The Pursuit of Love: Period Drama Fanatics, Converge

Watching a period drama feels somewhat like a free pass to travel back in time. It evokes a sense of nostalgia that is almost otherworldly. It must be the combination of posh accents paired with the most intricate and sophisticated of outfits, all tied together in a traditional backdrop. A feast for the eyes and certainly a treat for old school souls. Viewers looking for their next wistful binge watch are in luck. The BBC mini-series, The Pursuit of Love, has finally arrived on Amazon Prime. Get ready to satisfy all those period drama cravings.

What is the Storyline About

The British romantic comedy-drama is adapted from the famed 1945 coming-of-age novel of the same name by Nancy Mitford that talks about a lasting romance during a time of uncertainty and war. It’s a rare gem of classic storytelling that is charming enough to thaw even the most hardened of hearts. The mini-series is written, starred and directed by Emily Mortimer (The Newsroom), which also explores the same narrative that celebrates love, friendship, and finding one’s way as a woman living in a man’s world. It follows the adventures (and misadventures) of well-to-do cousins, Linda Radlett, played by Lily James (Mamma Mia: Here We Go Again), and Fanny Logan, played by Emily Beecham (Into the Badlands), who are living in the upper class of British society. Even though the two cousins’ attitudes are polar opposites, they are each other’s closest confidants and best friends. Linda is described as a hopeless romantic with a knack for adventure and a mercurial attitude on the side, while Fanny is said to be more sensible and reserved in nature. A yin and yang of personalities that end up complementing one another. Even though the show’s storyline is set between World War I and World War II, it still feels very much relatable to modern-day viewers. This is because the problems that are tackled, and the issues raised are those not typically seen in period dramas. The women in the series are also not portrayed to be damsels in distress, but are instead shown to be proactive in learning how to be strong and independent. It’s a refreshing take on a genre that can oftentimes be stuffy and uptight.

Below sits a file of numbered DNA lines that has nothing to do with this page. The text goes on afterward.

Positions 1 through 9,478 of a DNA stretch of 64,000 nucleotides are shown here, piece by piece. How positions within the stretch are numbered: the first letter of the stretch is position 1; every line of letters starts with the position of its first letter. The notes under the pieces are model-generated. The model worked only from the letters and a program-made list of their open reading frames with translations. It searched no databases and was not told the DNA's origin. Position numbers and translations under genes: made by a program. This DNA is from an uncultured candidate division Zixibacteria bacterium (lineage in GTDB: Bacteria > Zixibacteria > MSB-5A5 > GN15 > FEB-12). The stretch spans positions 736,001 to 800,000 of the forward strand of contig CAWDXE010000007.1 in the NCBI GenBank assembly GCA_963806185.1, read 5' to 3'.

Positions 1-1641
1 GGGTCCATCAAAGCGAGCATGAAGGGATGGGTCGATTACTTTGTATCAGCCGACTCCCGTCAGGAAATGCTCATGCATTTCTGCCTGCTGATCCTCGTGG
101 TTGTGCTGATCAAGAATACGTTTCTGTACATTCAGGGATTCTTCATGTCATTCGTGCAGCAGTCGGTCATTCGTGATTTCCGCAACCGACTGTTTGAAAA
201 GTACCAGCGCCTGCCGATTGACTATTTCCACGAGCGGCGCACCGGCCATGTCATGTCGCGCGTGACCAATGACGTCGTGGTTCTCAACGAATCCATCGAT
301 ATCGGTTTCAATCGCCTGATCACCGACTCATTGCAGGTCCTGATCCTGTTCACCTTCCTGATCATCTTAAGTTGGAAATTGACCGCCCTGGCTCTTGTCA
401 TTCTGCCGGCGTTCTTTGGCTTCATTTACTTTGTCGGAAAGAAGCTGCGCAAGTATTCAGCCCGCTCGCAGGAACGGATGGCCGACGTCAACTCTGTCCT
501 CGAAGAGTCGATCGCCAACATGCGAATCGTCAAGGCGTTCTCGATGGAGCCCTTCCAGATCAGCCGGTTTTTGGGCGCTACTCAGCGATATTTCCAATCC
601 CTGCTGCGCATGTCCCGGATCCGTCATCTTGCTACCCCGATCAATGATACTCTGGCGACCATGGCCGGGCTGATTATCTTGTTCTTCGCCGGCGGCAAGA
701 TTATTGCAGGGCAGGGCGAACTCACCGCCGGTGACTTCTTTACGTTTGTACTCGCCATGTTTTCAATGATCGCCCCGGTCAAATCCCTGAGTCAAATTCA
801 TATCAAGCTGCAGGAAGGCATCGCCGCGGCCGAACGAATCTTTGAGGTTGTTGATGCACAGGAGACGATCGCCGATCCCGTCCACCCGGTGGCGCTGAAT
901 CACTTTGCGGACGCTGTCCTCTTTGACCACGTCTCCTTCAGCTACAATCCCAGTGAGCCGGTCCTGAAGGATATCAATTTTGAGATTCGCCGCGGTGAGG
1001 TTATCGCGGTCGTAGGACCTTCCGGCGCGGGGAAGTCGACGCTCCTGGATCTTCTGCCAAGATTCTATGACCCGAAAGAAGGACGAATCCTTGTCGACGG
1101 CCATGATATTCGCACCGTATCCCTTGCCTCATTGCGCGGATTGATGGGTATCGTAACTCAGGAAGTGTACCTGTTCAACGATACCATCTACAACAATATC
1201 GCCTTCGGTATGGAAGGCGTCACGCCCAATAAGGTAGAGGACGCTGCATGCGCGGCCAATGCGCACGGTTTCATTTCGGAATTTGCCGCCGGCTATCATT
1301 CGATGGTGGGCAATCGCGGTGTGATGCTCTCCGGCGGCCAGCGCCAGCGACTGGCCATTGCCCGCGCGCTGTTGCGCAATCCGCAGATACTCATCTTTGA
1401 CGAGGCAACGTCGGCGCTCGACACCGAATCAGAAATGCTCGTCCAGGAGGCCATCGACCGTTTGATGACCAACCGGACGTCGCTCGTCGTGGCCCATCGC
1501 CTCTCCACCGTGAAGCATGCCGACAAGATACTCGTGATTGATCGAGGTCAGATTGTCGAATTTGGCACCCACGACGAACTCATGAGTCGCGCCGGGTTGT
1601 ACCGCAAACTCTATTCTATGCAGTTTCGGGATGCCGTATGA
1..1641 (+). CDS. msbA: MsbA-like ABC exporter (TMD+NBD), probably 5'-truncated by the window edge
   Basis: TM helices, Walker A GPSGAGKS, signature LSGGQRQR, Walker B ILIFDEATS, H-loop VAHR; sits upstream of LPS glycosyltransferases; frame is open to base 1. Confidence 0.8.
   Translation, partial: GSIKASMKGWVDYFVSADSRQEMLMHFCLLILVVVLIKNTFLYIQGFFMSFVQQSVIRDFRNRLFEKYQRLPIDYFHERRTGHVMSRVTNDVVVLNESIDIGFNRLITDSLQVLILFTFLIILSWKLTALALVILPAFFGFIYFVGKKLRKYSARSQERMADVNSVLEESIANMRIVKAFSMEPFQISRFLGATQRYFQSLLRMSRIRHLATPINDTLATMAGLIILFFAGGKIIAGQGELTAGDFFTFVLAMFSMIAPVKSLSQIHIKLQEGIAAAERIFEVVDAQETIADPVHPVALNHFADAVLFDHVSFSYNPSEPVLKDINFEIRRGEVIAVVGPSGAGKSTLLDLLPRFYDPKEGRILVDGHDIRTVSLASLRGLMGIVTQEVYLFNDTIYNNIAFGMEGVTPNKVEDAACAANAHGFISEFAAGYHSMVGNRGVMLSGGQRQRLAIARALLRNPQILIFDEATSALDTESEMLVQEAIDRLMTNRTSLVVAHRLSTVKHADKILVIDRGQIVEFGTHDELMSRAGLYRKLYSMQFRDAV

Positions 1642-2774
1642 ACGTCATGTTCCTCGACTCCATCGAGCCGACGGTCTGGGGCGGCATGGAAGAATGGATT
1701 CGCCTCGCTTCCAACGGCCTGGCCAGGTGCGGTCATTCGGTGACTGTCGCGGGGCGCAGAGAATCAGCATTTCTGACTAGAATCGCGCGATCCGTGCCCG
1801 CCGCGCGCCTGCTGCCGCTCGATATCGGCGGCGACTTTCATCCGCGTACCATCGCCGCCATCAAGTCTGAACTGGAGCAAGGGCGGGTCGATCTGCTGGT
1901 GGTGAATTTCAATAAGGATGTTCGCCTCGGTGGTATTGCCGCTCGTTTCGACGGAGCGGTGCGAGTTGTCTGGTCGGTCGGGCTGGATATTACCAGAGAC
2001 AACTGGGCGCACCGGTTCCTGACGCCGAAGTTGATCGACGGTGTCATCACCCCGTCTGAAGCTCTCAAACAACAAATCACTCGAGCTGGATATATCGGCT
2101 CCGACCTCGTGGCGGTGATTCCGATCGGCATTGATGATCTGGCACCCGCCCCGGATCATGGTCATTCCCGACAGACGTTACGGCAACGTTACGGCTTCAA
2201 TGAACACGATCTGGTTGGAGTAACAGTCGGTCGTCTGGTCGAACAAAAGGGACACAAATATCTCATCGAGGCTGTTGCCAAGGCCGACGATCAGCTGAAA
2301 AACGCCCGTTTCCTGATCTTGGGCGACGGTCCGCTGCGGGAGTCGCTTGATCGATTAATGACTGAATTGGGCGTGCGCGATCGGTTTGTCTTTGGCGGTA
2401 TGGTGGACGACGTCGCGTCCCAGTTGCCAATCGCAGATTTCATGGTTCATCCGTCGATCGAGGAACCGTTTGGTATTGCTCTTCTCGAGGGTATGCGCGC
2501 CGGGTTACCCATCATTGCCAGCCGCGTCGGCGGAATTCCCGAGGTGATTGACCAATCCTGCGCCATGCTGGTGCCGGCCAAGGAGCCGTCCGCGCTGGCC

What to Anticipate from the Series

For the most part, Mortimer doesn’t shy away from the original premise of the novel. The episodes are also narrated by Fanny, who is found directly quoting passages from the book most of the time. The storyline also transcends the different time periods in the girls’ lives, beginning from adolescence until they reach adulthood. Viewers are taken on a whirlwind journey together with Linda and Fanny, whose lives are determined by the choices they make. The two heroines may have chosen different paths, with Linda choosing to follow her heart and Fanny deciding to choose the route to a steady life, but at the end of the day their special bond still remains unbreakable. It’s just one of those special relationships from childhood that simply cannot be replaced.

The show’s rich ensemble is also completed by other colorful characters. Dominic West (The Wire) plays Linda’s Father, Uncle Matthew aka “Lord Alconleigh”, who is known to be boisterous, foreigner-hating war hero who also believes that girls should not be educated. Andrew Scott (Fleabag) plays Lord Merlin, a wealthy libertine neighbor of the Radletts who does not get along with Uncle Matthew. Emily Mortimer plays Fanny’s infamous mother who is widely known as “The Bolter”, because of her commitment issues and abandonment tendencies. Dolly Wells (Dracula) plays Linda’s Mother, Aunt Sadie, who gets overpowered by Uncle Matthew when it comes to making parenting decisions. Annabel Mullion (Women on the Verge) plays Aunt Emily, Fanny’s other mother figure who stepped in and raised her when “The Bolter” couldn’t be relied on. John Heffernan (The Crown) plays Davey, Aunt Emily’s new significant other and Fanny’s half-baked stepfather. Shazad Latif (Toast of London) plays Alfred Winchman, Fanny’s husband, who is a young Don at Oxford, and described to be kind but quite petty at times. Assaad Bouab (Call My Agent!) plays Fabrice De Sauveterre, a wealthy French Duke who Linda encounters at a Paris train station. Freddie Fox (White House Farm) plays Tony Kroesig, Linda’s first husband, a wealthy scion whom she first met when he was a still a student at Oxford.

The Pursuit of Love was first released in BBC One in May 2021, and has been available for streaming on Amazon Prime since July 29. The three-episode limited series may just be a quick watch, but like the novel, the story it tells is classic, sentimental, and timeless.

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